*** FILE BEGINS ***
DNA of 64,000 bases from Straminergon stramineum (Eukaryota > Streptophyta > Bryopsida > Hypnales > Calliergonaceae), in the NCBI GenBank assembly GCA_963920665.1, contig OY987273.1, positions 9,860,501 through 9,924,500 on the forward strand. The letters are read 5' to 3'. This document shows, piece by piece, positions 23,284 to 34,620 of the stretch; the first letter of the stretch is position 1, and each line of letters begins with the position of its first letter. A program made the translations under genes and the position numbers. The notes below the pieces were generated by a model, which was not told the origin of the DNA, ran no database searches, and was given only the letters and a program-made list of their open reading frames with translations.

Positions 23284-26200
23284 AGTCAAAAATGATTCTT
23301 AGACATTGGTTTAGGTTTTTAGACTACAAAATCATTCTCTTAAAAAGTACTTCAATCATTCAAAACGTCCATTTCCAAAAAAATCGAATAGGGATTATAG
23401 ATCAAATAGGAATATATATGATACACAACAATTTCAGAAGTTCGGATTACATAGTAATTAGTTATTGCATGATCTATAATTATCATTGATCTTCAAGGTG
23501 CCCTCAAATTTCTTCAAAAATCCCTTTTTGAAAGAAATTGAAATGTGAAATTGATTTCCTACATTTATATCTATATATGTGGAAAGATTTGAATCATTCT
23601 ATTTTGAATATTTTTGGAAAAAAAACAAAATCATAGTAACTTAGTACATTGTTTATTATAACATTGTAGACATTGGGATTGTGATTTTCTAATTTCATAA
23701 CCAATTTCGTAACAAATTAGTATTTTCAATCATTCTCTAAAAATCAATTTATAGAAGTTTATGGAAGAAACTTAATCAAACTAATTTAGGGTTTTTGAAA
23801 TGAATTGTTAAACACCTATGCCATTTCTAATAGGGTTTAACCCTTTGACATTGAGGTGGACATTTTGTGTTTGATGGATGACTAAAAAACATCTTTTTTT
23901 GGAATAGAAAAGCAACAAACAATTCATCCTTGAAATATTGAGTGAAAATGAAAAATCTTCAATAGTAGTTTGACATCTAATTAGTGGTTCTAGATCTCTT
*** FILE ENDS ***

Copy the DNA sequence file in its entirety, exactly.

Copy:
DNA of 64,000 bases from Straminergon stramineum (Eukaryota > Streptophyta > Bryopsida > Hypnales > Calliergonaceae), in the NCBI GenBank assembly GCA_963920665.1, contig OY987273.1, positions 9,860,501 through 9,924,500 on the forward strand. The letters are read 5' to 3'. This document shows, piece by piece, positions 23,284 to 34,620 of the stretch; the first letter of the stretch is position 1, and each line of letters begins with the position of its first letter. A program made the translations under genes and the position numbers. The notes below the pieces were generated by a model, which was not told the origin of the DNA, ran no database searches, and was given only the letters and a program-made list of their open reading frames with translations.

Positions 23284-26200
23284 AGTCAAAAATGATTCTT
23301 AGACATTGGTTTAGGTTTTTAGACTACAAAATCATTCTCTTAAAAAGTACTTCAATCATTCAAAACGTCCATTTCCAAAAAAATCGAATAGGGATTATAG
23401 ATCAAATAGGAATATATATGATACACAACAATTTCAGAAGTTCGGATTACATAGTAATTAGTTATTGCATGATCTATAATTATCATTGATCTTCAAGGTG
23501 CCCTCAAATTTCTTCAAAAATCCCTTTTTGAAAGAAATTGAAATGTGAAATTGATTTCCTACATTTATATCTATATATGTGGAAAGATTTGAATCATTCT
23601 ATTTTGAATATTTTTGGAAAAAAAACAAAATCATAGTAACTTAGTACATTGTTTATTATAACATTGTAGACATTGGGATTGTGATTTTCTAATTTCATAA
23701 CCAATTTCGTAACAAATTAGTATTTTCAATCATTCTCTAAAAATCAATTTATAGAAGTTTATGGAAGAAACTTAATCAAACTAATTTAGGGTTTTTGAAA
23801 TGAATTGTTAAACACCTATGCCATTTCTAATAGGGTTTAACCCTTTGACATTGAGGTGGACATTTTGTGTTTGATGGATGACTAAAAAACATCTTTTTTT
23901 GGAATAGAAAAGCAACAAACAATTCATCCTTGAAATATTGAGTGAAAATGAAAAATCTTCAATAGTAGTTTGACATCTAATTAGTGGTTCTAGATCTCTT